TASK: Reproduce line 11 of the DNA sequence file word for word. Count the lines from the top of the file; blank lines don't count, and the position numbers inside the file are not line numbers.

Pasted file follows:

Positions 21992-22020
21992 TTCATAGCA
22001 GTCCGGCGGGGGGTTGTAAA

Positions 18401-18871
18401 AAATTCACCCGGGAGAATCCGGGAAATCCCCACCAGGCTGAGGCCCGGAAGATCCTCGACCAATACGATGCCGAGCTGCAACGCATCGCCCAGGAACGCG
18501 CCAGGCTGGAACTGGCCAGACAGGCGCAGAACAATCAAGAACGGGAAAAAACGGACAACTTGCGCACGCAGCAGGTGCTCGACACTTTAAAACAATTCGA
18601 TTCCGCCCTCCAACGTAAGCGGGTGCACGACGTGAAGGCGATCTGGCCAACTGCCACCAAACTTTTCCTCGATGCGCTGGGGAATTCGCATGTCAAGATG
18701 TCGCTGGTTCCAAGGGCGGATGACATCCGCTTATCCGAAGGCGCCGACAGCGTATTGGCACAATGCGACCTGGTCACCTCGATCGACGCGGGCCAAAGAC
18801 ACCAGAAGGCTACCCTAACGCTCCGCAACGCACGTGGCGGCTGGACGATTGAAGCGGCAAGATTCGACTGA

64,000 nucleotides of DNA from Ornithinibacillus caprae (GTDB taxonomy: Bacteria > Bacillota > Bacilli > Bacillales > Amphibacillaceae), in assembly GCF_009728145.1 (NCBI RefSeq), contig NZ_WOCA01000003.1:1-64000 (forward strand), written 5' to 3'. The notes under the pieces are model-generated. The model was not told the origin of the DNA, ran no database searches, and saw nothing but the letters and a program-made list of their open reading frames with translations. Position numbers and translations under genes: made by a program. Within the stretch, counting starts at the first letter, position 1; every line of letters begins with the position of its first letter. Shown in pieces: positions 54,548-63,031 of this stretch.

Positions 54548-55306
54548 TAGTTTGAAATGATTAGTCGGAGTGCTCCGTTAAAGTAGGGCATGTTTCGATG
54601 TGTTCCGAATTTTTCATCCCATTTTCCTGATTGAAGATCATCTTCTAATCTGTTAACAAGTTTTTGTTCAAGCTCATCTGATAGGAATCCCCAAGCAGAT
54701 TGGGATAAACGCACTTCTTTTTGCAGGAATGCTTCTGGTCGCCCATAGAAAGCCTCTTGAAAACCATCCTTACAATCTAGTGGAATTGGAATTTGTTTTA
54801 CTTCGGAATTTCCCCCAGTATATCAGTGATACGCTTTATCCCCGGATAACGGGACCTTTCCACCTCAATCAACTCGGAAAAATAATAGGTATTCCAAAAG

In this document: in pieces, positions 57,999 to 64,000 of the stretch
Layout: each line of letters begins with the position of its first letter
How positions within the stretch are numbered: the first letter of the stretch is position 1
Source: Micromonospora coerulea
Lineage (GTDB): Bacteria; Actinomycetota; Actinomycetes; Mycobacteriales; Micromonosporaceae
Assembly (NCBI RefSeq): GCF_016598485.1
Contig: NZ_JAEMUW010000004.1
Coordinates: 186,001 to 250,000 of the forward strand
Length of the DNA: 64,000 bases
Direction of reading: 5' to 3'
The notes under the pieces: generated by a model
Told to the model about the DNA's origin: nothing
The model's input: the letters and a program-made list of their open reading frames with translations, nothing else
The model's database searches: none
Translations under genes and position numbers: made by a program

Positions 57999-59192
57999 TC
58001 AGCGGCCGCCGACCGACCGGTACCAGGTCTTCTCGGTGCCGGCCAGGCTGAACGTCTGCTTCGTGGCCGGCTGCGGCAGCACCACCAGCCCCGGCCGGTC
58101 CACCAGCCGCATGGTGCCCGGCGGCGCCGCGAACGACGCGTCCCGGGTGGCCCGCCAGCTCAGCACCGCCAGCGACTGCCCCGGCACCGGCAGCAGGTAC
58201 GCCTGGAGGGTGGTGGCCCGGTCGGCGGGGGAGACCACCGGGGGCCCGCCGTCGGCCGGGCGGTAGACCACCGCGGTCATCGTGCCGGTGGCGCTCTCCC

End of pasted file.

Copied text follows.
Positions 54548-55306